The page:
[llvm-dev] Possible soundness issue with available_externally (split from "RFC: Add guard intrinsics")

Sean Silva via llvm-dev llvm-dev at lists.llvm.org
Fri Feb 26 21:43:36 PST 2016

On Fri, Feb 26, 2016 at 9:35 PM, Hal Finkel via llvm-dev <
llvm-dev at lists.llvm.org> wrote:

> ------------------------------
> *From: *"Chandler Carruth" <chandlerc at google.com>
> *To: *"Xinliang David Li" <xinliangli at gmail.com>
> *Cc: *"Hal Finkel" <hfinkel at anl.gov>, "llvm-dev" <llvm-dev at lists.llvm.org>,
> "Philip Reames" <listmail at philipreames.com>, "Duncan P. N. Exon Smith" <
> dexonsmith at apple.com>, "Sanjoy Das" <sanjoy at playingwithpointers.com>
> *Sent: *Friday, February 26, 2016 10:43:30 PM
> *Subject: *Re: [llvm-dev] Possible soundness issue with
> available_externally (split from "RFC: Add guard intrinsics")
> On Fri, Feb 26, 2016 at 8:40 PM Xinliang David Li <xinliangli at gmail.com>
> wrote:
>> On Fri, Feb 26, 2016 at 8:30 PM, Chandler Carruth <chandlerc at google.com>
>> wrote:
>>> On Fri, Feb 26, 2016 at 8:15 PM Hal Finkel <hfinkel at anl.gov> wrote:
>>>> Can you explain your concerns about reliability? My idea is that we
>>>> have a kind of delayed-name comdat section attribute that says that the
>>>> name of the comdat section into which the function will be placed will be
>>>> based on the hash of the contents (which should probably be the pre-isel
>>>> IR-level contexts plus perhaps the other state that might affect backend
>>>> optimization). Maybe just using the MI-level function contents will work
>>>> too. It seems like this should be "perfect". I don't see the circumstances
>>>> why function definitions optimized under identical optimization settings
>>>> should differ in this sense.
>>> Ok, let's consider Sanjoy's latest post.
>>> I think we could end up with this routine in N different modules with
>>> slightly different amounts of information in each. Each of these in turn
>>> could cause us to deduce a slightly different set of attributes, and thus
>>> compute a different hash.
>>> Now, certainly, there are a small number of variants here. Two, maybe
>>> three. But this could in the worst case cause us to have two copies of a
>>> *huge* number of functions.
>>> My concern here is not that this is a *theoretically* hard problem to
>>> solve. I think there are good techniques to handle this. My concern is that
>>> it will be a substantial amount of work and require a reasonable amount of
>>> testing and experimentation.
>> Such data won't be too hard to find out. It can be conservatively
>> estimated by looking at the final binary code for each COMDAT to see how
>> many 'clones's are needed due to different code gen -- the result is the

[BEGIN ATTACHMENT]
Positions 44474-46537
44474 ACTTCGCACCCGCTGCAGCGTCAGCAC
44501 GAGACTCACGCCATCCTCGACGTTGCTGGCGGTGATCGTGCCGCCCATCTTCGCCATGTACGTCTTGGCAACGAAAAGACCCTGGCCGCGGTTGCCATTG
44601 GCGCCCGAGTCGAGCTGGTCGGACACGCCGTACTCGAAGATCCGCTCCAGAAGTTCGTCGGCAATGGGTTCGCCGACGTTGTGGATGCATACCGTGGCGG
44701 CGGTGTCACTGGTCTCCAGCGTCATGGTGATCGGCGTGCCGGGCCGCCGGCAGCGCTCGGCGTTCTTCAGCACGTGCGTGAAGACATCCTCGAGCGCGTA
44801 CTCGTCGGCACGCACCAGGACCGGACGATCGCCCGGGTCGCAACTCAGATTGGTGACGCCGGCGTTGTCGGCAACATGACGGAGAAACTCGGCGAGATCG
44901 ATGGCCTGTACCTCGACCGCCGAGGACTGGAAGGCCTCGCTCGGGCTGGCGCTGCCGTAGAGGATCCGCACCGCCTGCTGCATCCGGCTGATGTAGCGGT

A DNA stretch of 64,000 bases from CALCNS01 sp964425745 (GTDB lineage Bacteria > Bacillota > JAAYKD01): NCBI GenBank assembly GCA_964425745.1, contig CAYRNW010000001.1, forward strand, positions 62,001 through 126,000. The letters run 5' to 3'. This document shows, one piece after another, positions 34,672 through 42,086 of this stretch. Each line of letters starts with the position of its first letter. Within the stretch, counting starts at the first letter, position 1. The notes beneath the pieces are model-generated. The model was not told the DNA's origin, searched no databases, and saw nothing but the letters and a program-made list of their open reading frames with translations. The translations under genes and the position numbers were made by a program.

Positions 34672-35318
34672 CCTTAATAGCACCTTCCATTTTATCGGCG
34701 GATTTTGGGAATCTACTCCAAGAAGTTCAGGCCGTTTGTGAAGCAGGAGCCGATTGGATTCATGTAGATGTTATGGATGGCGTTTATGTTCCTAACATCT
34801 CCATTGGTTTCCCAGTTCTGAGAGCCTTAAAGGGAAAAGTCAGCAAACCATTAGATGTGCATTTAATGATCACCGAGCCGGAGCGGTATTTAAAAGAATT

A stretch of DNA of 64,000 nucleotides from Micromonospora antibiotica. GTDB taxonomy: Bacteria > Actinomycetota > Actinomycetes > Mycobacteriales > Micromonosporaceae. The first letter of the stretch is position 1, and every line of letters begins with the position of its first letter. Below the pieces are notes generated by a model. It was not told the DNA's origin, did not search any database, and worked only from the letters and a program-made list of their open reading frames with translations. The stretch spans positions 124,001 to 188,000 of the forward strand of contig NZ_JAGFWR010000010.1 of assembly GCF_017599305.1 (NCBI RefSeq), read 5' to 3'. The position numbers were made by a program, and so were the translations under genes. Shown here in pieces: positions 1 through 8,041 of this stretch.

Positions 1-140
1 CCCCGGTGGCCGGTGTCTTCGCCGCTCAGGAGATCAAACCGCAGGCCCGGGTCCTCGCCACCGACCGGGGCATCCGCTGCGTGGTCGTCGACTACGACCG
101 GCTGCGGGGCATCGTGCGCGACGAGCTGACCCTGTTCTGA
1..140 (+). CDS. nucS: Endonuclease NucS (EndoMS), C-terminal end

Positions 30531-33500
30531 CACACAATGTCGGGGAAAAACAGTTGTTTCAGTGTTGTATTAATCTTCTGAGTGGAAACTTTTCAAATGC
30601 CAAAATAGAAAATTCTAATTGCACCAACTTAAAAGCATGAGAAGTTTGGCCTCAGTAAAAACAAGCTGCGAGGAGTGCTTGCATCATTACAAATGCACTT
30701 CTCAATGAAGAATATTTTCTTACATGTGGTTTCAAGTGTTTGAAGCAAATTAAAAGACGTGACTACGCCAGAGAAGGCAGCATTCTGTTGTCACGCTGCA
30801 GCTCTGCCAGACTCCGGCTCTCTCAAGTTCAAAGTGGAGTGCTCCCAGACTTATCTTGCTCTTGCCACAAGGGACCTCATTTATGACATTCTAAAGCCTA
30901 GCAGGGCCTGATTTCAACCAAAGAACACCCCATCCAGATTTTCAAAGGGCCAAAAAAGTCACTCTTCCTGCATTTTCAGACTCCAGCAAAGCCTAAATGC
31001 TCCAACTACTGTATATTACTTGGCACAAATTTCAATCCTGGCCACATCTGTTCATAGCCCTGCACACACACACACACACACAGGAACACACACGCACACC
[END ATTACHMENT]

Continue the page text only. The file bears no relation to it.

>> upper bound as different code gen does not mean different deduced function
>> attributes.
>> With PGO, the decision process will also become much simpler.
> Sure. And if you want to work on privatization in LLVM's IPO, that would
> be awesome.
> But I think it is completely unreasonable to gate checking in code to test
> for the invalid transformation until this new optimization technique is
> available. We should be fixing the bug now, and then figuring out how to do
> privatization.
> In any case, please don't misunderstand. I'm not trying to gate bug fixes
> on significant new optimization features. I was (and am) suggesting that we
> not rush to just turning things off until we've given ourselves some time
> (at least a few days) to understand the extent of the problem and the
> options available for fixing it, and have a plan for doing so without
> introducing (or at least soon recovering from) significant regressions (if
> at all possible).

Yeah. If we have survived for years with this issue present, I think we can
take the time to discuss a bit more considering the potential implications.

I think we probably want some quantitative information from at least one
practical codebase before diving into anything that could have substantial
performance regressions. E.g. if we found out tomorrow that due to a typo
we have actually had fast-math on for everything all the time for years
now, we would want to fix that obviously, but it's worth thinking a bit
about (how have we survived so long without this coming to our attention
through a bug report?). David and Andy clearly do have experience seeing
bugs for this in practice. Why haven't we? (or have we but just never
connected the dots?)

-- Sean Silva

> Turning things off is always an easy (and available) solution, and the
> strength of this project is that we're generally hesitant to use it. This
> is a pretty fundamental design problem that was uncovered "by inspection",
> if this gets fixed tomorrow or two weeks from now is not a significant
> distinction. Every time I've pushed back on this the resulting discussion
> has been very productive (IMHO), and I'm glad I did. And, as I've stated,
> given that we do have solutions on the table that can fix the problem
> without overt performance regressions (i.e. aggressive privatization), we
> should prefer to use them unless they prove impractically complicated for
> short-term implementation.
> And I think this issue is worth a significant amount of discussion. Every
> C++ inline method, constructors, etc. all end up in comdat sections. To
> pick one example, for almost all of these, they take a "this" pointer, and
> we very commonly prove that we don't capture the "this" pointer. I suspect
> that giving up that alone is going to be a significant problem.
>  -Hal
> -Chandler
> --
> Hal Finkel
> Assistant Computational Scientist
> Leadership Computing Facility
> Argonne National Laboratory
> _______________________________________________
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> llvm-dev at lists.llvm.org
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